My ranking:  C D B A F E G H
Aggregate  :   B C E D A H F G

I then proceeded to compute my own "edit-distance" (or deviation) from the consensus, by adding up the number of ranks I was off for each wine.  It totalled 14, which I think is not bad - although experts in the room scored a much lower number, as I guessed from their comments.  (My wife's "edit-distance" was 24 - haha - she was totally off! :)

Two and a half hours later, after scores had been tallied, and delicious cheese and bread consumed (except for the stinky stinky custom-aged red-hawk cheese - oh god - that was baaad, but that's a story for another day), my wife and I were saying good-byes to our new wine friends, and leaving with fascination and puzzlement from the intellect- and palate-provoking experience not for the faint of heart.

Oh, and here are the wines revealed.  For those not super-experienced in Chateauneuf-du-Pape wines, basically in terms of reputation, Chateau de Beaucastel is the king.  You can preview Robert Parker ratings above to see what the expected ranking was, but here is what the final rankings were:

Consensus Ranking with Wines Revealed (best to worst)
  1. G - Bosque des Papes  (the best overall, and my #2)
  2. F - Cabrieres (my wife's favorite, and my #4)
  3. H - Beaucastel (this was my favorite)
  4. A - Vieux Telegraphe
  5. D - Guigal
  6. E - Mont-Olivet
  7. C - Chapoutier
  8. B - Andre Brunel  (the worst overall, and my #6)

Tuesday, November 25, 2008

Example of a beautiful tasting note - 2004 E.Guigal Cote-Rotie

Vinography blog -- http://www.vinography.com/archives/2008/11/2004_e_guigal_chateau_dampuis.html

A controversial Torrontes

For those who don't know -- Torrontes is the white wine of Argentina, and their answer to Sauvignon Blanc. I had never tried Torrontes until several days ago. Since this grape was in my WSET training materials and came up at the WSET exam I had taken a week earlier, I finally decided to dig into it a bit further, and picked up a bottle of 2008 Crios de Susana Balbo Torrontes for $11 from a local Costco. BTW, spending $11 at Costco for a little-known grape variety from Argentina is not cheap (it's $13 at K&L Wines) - so I expected a fairly ok bottle of wine.

An excuse to drink it presented itself the next day, when my lovely wife and I settled for some simple lunch at home, consisting of turkey avocado sandwich, eggs, and home-made fries, with a little spicy sauce for dipping. Seemed like a refreshing bottle of white could go with that.

First thing I noticed was the color -- very light lemony. But the alcohol on the bottle says $13.5%. So clearly this was not going to be a super-light wine, despite the light color.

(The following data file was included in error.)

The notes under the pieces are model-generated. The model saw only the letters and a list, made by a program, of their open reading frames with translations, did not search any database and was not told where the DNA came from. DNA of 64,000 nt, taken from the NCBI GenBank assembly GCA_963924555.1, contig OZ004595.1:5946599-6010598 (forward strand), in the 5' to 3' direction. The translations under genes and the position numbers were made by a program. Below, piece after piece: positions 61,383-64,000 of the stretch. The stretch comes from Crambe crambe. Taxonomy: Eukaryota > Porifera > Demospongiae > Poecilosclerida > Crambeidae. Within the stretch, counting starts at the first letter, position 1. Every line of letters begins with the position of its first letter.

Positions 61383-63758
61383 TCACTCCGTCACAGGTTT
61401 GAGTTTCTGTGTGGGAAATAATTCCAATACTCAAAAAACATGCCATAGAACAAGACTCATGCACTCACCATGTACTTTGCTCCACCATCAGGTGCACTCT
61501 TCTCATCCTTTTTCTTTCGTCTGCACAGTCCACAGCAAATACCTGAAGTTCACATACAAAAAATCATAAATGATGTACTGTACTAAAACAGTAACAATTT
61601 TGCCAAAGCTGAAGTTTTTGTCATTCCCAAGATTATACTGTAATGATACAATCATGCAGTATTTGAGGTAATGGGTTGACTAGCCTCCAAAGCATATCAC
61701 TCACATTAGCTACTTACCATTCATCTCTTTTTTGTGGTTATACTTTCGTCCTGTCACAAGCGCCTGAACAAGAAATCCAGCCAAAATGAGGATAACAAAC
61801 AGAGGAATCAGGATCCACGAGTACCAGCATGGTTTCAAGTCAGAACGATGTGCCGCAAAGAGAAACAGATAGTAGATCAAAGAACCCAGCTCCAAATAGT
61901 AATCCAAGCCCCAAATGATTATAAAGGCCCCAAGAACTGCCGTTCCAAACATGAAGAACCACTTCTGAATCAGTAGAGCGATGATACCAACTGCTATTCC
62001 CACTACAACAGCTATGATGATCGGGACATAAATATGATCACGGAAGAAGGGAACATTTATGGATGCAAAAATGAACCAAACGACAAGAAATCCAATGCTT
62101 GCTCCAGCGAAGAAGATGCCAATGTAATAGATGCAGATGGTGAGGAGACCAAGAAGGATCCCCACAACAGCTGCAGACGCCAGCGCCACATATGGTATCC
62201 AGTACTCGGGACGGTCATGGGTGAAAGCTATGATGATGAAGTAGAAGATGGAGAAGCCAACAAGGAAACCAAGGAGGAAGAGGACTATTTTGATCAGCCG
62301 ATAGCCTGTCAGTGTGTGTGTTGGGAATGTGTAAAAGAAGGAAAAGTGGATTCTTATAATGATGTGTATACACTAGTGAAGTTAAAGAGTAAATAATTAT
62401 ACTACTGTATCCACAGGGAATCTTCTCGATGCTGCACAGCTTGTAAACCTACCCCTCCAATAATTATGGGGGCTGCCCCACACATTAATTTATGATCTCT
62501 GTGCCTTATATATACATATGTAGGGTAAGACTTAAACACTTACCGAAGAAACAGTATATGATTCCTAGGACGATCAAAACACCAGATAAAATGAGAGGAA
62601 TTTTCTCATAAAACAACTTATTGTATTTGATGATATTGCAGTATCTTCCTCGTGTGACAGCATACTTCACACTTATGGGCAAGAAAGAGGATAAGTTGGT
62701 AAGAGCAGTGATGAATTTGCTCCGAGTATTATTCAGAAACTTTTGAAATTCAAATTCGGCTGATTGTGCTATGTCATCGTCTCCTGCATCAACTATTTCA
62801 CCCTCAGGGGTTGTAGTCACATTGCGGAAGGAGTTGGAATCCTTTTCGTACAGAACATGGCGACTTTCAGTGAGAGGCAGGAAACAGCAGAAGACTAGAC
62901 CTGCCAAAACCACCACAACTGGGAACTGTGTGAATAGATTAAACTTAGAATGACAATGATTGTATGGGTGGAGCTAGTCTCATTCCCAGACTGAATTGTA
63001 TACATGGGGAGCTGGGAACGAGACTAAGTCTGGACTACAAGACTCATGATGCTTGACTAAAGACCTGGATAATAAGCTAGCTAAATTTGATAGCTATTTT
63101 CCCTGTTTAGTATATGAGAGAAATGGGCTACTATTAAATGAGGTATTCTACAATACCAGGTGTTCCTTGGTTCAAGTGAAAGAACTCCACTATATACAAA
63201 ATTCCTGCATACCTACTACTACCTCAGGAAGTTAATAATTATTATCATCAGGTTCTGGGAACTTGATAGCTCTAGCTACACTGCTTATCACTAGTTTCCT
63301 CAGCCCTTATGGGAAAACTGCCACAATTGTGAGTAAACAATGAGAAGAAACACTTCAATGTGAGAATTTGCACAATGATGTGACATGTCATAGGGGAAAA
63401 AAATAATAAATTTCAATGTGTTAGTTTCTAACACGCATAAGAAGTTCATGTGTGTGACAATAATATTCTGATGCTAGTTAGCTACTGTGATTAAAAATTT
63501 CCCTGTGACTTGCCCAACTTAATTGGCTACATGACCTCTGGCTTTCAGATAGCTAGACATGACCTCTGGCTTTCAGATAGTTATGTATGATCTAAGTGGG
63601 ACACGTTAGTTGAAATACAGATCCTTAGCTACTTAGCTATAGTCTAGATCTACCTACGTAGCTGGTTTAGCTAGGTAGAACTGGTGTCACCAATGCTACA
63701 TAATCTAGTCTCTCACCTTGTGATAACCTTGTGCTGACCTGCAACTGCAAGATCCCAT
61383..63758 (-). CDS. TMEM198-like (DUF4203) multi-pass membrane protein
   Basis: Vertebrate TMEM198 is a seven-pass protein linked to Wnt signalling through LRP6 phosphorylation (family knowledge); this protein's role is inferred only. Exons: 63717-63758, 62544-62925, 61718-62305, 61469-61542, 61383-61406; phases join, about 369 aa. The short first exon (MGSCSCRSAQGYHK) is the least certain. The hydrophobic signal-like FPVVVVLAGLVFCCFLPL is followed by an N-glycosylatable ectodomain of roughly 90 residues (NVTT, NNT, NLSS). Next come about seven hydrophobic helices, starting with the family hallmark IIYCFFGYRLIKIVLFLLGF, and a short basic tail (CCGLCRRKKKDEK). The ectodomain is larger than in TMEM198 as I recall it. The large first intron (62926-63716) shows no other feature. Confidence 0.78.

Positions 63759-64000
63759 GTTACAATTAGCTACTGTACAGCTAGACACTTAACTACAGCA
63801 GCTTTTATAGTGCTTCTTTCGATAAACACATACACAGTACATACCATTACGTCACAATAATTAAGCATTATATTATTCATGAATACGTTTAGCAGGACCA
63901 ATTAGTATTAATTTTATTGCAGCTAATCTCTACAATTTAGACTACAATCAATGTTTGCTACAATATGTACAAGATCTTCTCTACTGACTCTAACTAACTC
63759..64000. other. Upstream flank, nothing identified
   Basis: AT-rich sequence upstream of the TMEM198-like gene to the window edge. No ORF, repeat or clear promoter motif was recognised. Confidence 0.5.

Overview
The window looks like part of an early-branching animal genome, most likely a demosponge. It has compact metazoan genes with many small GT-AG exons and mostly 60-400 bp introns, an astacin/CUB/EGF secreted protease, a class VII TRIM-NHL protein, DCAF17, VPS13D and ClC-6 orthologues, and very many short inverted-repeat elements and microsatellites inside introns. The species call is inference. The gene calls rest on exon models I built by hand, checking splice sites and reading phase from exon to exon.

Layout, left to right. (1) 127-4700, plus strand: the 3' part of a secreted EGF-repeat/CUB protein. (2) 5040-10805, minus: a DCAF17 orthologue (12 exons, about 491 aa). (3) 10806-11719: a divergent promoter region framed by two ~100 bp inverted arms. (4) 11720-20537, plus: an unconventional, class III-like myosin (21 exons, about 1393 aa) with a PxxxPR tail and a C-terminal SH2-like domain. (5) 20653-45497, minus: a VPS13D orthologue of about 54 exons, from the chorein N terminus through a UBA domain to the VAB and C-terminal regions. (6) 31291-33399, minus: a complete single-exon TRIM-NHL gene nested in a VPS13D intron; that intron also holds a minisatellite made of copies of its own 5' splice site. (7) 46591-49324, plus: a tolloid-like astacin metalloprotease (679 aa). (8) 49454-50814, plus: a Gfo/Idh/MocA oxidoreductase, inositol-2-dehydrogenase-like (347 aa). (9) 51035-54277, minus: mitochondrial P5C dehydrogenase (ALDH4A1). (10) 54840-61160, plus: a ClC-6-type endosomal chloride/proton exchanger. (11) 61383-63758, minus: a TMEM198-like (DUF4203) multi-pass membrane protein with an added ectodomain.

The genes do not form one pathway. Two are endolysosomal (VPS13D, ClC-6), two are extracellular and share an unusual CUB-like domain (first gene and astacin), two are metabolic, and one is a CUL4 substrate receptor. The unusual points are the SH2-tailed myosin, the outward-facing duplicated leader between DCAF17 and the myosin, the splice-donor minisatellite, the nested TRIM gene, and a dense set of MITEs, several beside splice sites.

The first whiff of Torrontes was interesting. Slightly sweet and very floral on the nose. My wife Rona immediately said "viognier"! (I wasn't so sure).

Defying the sniff test, the taste was totally different. Very crisp (sharply acidic) which I liked. But the sweetness was completely gone, and the floral tones changed to mediciny. Reminded me of watered-down juniper-flavored gin. Not the most pleasant of the tastes, to say the least. Rona said this wine is really not good. I then shoved the bottle into the freezer to see if chilling would improve the outcome. 15 minutes later we gave it another try. After several more tastes, I politely put the screw-cap back on, and put the bottle into the refrigerator, more as a habbit rather than really intending to drink it again. Rona proclaimed with authority - this is the worst wine she's ever had! Hm... something ain't right, I thought, as we finished lunch, wine-less.

Next day, after calming down, I started wondering about Torrontes again, and remembered what Gary Vaynerchuk had said on his show -- don't dismiss a whole region or a whole grape variety because of one bad experience. So I went online and read a bunch of Torrontes reviews. Amazingly enough - so many people out there have recently discovered this grape, and are enjoying it -- as a better value and more interesting taste than other white wines. I found reviews of this particular Torrontes Crios -- also raving. It is also highly rated by Wine Spectator in previous years. I then went a step further and watched an entire Torrontes episode on Wine Library TV. The host of the show Gary V was very enthustiastic about this grape variety. As I was watching the show, I decided to give my Torrontes another try. So I pulled out the bottle, got my spit cup ready, even grabbed some cheese and salty speck ham from AG Ferrari deli, and settled in front of my laptop watching Gary V rave about Torrontes.

Call me impressionable, but as I tasted (and spat) about two more glasses, I started appreciating the taste a bit more -- the thing that I called "mediciny" started reminding me of oysters, oyster shells, and that vinegary dipping sauce often served with them. I still didn't really enjoy the wine, but I didn't think it sucked either.